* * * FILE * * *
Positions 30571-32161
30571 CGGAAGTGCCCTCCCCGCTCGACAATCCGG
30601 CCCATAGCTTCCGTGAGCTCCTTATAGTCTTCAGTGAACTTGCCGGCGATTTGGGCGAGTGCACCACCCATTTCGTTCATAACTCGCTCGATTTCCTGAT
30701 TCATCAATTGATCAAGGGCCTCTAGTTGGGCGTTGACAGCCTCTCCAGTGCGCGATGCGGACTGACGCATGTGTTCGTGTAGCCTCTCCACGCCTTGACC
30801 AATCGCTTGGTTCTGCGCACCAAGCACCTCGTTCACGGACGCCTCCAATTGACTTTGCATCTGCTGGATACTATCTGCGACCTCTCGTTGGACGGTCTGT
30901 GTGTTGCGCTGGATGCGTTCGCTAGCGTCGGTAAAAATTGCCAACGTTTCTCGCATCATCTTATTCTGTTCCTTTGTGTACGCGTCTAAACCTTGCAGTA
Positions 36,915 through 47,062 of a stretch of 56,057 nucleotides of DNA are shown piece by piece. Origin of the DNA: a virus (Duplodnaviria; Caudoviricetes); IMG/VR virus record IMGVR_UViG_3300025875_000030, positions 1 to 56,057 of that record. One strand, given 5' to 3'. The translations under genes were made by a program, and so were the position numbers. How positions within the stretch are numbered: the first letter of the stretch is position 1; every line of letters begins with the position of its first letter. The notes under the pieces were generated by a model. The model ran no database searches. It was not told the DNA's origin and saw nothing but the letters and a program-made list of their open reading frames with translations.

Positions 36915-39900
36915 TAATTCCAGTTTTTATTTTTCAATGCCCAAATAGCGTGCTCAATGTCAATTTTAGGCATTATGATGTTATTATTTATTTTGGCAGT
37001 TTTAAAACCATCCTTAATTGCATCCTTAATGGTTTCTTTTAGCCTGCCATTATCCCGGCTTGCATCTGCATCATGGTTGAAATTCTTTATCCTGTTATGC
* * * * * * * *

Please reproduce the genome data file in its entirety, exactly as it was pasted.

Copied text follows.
Positions 30571-32161
30571 CGGAAGTGCCCTCCCCGCTCGACAATCCGG
30601 CCCATAGCTTCCGTGAGCTCCTTATAGTCTTCAGTGAACTTGCCGGCGATTTGGGCGAGTGCACCACCCATTTCGTTCATAACTCGCTCGATTTCCTGAT
30701 TCATCAATTGATCAAGGGCCTCTAGTTGGGCGTTGACAGCCTCTCCAGTGCGCGATGCGGACTGACGCATGTGTTCGTGTAGCCTCTCCACGCCTTGACC
30801 AATCGCTTGGTTCTGCGCACCAAGCACCTCGTTCACGGACGCCTCCAATTGACTTTGCATCTGCTGGATACTATCTGCGACCTCTCGTTGGACGGTCTGT
30901 GTGTTGCGCTGGATGCGTTCGCTAGCGTCGGTAAAAATTGCCAACGTTTCTCGCATCATCTTATTCTGTTCCTTTGTGTACGCGTCTAAACCTTGCAGTA
Positions 36,915 through 47,062 of a stretch of 56,057 nucleotides of DNA are shown piece by piece. Origin of the DNA: a virus (Duplodnaviria; Caudoviricetes); IMG/VR virus record IMGVR_UViG_3300025875_000030, positions 1 to 56,057 of that record. One strand, given 5' to 3'. The translations under genes were made by a program, and so were the position numbers. How positions within the stretch are numbered: the first letter of the stretch is position 1; every line of letters begins with the position of its first letter. The notes under the pieces were generated by a model. The model ran no database searches. It was not told the DNA's origin and saw nothing but the letters and a program-made list of their open reading frames with translations.

Positions 36915-39900
36915 TAATTCCAGTTTTTATTTTTCAATGCCCAAATAGCGTGCTCAATGTCAATTTTAGGCATTATGATGTTATTATTTATTTTGGCAGT
37001 TTTAAAACCATCCTTAATTGCATCCTTAATGGTTTCTTTTAGCCTGCCATTATCCCGGCTTGCATCTGCATCATGGTTGAAATTCTTTATCCTGTTATGC